Emergency advice

If someone’s having an allergic reaction:

  1. Call 999/112 straight away.
  2. Use their auto-injector if they have one.
  3. Monitor their breathing.

What is an allergy?

An allergy is an abnormal reaction to an allergen or ‘trigger’ substance.

One of the most common allergens is plant pollen, which often causes hay fever. Other allergens include animal hair, bee stings, medication (especially penicillin), and food, such as nuts and shellfish.

What is a severe allergic reaction?

A severe allergic reaction can develop just seconds after someone comes into contact with the allergen. It can affect the whole body, and if it’s not treated quickly enough it could be fatal. This is called anaphylactic shock.

Signs and symptoms

Look for: 

  • a red, itchy rash, or raised area of skin (weals)
  • red, itchy, watery eyes
  • swelling of hands, feet, or face
  • abdominal pain, vomiting, or diarrhoea.

There may also be:

  • difficulty in breathing
  • swelling of tongue and throat with puffiness around eyes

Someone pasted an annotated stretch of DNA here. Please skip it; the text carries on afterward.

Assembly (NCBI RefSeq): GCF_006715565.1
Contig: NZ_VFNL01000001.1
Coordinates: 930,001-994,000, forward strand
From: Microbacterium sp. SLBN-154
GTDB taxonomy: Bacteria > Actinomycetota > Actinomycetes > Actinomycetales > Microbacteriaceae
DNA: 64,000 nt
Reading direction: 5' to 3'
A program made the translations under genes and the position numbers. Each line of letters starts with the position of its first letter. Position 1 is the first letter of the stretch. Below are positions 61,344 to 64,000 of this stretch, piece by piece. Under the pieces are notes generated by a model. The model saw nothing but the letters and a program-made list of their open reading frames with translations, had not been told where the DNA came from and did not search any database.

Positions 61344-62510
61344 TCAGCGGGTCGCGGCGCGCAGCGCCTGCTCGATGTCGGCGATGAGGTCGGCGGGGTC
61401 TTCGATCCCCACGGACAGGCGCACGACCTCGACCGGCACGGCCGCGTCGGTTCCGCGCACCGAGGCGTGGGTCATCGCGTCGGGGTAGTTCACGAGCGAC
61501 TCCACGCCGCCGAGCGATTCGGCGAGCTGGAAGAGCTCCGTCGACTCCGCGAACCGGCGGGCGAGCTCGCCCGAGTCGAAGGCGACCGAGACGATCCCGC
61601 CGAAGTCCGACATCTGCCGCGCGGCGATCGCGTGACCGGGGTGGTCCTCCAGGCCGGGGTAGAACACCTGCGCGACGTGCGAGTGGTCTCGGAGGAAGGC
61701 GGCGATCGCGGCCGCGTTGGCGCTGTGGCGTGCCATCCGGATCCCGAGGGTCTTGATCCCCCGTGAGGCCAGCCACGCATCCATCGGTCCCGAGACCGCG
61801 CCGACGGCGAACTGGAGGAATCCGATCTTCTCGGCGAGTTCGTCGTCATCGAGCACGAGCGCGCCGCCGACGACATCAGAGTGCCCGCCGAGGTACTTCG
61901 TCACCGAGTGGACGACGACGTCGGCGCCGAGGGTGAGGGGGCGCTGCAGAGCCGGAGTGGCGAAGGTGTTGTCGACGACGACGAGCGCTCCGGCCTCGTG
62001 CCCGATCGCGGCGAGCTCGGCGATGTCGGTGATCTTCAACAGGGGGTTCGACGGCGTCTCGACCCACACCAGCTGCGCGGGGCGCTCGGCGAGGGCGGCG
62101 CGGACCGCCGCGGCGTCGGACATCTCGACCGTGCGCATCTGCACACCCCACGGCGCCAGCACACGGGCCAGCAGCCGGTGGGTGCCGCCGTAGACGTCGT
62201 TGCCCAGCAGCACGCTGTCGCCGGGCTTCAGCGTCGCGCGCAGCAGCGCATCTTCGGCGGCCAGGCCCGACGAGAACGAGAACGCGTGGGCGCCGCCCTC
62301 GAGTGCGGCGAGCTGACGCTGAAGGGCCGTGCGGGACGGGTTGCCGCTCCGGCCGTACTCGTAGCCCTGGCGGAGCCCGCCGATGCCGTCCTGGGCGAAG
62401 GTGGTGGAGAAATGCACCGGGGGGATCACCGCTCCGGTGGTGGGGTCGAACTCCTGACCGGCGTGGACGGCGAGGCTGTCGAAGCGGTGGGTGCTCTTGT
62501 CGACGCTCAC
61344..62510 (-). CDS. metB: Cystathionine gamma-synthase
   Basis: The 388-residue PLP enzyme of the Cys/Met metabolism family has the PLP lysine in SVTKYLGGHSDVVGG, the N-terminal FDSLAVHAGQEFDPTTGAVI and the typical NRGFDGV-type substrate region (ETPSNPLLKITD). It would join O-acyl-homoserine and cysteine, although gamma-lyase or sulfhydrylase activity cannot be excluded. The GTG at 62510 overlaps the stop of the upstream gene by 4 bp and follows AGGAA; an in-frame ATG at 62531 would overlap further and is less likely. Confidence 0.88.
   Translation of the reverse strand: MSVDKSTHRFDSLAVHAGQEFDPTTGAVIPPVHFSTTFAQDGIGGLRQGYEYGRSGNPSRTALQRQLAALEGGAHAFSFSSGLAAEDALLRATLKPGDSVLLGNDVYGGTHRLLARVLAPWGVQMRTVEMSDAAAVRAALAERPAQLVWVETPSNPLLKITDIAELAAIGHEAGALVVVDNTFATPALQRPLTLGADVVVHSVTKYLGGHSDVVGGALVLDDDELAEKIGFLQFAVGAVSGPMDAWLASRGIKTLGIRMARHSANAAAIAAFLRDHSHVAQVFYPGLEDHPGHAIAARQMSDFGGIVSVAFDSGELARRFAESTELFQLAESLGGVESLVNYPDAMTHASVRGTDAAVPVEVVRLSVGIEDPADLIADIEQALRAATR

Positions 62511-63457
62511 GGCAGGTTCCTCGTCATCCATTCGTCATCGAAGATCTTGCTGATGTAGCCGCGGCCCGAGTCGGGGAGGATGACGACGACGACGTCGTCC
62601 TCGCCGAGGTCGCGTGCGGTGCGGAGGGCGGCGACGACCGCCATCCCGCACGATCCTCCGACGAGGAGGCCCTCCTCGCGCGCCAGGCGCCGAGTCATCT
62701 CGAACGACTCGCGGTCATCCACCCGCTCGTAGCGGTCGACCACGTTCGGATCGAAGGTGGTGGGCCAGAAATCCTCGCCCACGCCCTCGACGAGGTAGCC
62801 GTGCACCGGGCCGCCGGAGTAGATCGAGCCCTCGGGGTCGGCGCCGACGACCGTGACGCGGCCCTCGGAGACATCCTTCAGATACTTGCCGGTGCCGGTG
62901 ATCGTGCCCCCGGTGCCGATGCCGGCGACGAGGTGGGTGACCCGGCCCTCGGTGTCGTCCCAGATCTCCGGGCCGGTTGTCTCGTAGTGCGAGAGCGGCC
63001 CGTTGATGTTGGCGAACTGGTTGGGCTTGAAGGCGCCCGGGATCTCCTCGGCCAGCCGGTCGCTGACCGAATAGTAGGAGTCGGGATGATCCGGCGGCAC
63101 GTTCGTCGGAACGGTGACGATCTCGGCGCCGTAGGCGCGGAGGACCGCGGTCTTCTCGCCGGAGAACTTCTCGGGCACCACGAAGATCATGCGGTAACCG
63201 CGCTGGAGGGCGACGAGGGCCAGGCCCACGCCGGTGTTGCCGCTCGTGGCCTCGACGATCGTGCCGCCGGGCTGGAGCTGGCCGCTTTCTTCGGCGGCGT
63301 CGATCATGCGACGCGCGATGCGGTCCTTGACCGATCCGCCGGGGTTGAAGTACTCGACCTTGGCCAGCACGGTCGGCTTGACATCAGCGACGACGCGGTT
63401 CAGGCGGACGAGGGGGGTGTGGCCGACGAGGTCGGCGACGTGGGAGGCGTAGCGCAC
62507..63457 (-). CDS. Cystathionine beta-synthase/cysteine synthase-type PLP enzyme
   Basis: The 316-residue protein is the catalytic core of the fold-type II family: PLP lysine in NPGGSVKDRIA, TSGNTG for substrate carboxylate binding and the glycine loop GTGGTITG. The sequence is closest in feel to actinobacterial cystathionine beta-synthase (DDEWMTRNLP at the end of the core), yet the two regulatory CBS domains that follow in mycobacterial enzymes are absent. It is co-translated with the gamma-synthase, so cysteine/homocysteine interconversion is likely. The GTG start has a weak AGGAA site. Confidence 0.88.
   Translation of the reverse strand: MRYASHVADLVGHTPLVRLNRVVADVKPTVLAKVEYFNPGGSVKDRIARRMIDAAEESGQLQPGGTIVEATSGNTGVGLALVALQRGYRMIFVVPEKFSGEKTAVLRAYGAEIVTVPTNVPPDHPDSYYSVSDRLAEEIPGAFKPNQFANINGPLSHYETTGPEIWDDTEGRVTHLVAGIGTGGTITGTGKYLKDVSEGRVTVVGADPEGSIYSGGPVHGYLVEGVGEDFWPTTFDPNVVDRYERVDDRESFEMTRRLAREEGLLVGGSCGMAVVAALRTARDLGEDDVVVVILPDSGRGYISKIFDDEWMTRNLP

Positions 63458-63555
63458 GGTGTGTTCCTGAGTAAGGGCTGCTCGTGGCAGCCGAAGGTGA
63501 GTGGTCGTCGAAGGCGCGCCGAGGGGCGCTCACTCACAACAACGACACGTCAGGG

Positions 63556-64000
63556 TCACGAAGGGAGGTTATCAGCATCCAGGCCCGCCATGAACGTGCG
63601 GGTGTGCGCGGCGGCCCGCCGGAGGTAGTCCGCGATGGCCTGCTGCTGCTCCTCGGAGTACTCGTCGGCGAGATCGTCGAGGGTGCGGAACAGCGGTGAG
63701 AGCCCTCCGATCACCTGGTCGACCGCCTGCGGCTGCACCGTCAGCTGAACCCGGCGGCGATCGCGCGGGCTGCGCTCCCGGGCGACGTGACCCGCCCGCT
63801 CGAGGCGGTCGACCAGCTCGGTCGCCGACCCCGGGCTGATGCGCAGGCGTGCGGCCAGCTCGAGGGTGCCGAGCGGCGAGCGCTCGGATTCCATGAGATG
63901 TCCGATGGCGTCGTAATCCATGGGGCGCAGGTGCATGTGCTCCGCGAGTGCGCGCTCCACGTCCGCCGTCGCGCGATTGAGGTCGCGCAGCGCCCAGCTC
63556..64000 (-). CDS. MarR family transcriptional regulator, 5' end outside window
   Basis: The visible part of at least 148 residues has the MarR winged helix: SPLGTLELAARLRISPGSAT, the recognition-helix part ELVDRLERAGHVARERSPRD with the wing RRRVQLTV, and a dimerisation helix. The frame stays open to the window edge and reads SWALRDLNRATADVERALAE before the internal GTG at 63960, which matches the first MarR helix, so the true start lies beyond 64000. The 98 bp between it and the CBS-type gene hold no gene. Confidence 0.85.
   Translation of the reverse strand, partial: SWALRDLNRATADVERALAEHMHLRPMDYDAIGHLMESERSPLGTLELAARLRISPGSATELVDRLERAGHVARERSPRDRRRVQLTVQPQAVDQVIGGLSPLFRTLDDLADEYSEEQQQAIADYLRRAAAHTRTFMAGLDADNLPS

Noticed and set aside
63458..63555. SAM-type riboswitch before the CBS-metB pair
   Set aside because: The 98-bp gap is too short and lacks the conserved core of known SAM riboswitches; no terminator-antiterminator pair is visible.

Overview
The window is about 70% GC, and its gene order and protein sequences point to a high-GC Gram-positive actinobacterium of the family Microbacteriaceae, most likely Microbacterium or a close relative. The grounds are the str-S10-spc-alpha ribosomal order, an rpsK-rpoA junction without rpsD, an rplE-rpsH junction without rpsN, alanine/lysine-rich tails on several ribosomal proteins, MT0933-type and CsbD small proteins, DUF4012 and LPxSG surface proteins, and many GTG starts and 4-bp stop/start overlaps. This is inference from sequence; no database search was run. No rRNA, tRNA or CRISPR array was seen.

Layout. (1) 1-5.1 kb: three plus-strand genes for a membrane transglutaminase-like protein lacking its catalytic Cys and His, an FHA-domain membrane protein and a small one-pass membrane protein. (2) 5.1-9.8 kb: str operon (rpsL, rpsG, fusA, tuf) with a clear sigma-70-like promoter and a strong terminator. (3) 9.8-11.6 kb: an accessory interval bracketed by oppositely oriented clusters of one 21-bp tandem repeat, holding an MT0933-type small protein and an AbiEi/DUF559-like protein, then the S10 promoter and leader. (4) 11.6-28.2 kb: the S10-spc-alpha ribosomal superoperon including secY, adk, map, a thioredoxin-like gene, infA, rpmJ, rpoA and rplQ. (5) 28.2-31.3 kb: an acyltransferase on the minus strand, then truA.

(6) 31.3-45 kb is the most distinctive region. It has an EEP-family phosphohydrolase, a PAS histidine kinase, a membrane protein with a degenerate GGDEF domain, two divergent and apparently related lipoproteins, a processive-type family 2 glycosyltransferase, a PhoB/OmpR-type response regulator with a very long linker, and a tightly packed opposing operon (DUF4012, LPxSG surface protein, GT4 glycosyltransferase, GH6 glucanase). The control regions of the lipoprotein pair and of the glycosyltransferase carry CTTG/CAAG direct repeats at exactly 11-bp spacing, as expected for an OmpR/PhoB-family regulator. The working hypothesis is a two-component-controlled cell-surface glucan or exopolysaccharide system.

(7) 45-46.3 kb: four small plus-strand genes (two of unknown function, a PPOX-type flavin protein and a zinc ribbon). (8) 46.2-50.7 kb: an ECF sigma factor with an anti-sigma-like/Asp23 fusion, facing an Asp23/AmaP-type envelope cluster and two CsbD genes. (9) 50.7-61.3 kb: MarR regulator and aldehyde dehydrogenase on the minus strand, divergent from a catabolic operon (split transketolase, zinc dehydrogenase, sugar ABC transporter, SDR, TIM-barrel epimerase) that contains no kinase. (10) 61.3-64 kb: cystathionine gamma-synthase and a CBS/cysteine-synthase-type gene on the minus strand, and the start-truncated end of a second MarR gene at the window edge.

• confusion and agitation
  • signs of shock leading to collapse and unresponsiveness.

What to do

  1. Call 999 or 112 straight away and tell ambulance control that you suspect a severe allergic reaction.

  2. If someone’s having a severe allergic reaction, then they may have medication, like an auto-injector. This is a pre-filled injection device containing adrenaline which when injected, can help reduce the body’s allergic reaction. 

    • Check if they have one, and if they do, help them to use it or do it yourself following the instructions.
  3. Help them to get comfortable and monitor their breathing and level of response.

    • Repeated doses of adrenaline can be given at five-minute intervals if there is no improvement or the symptoms return.
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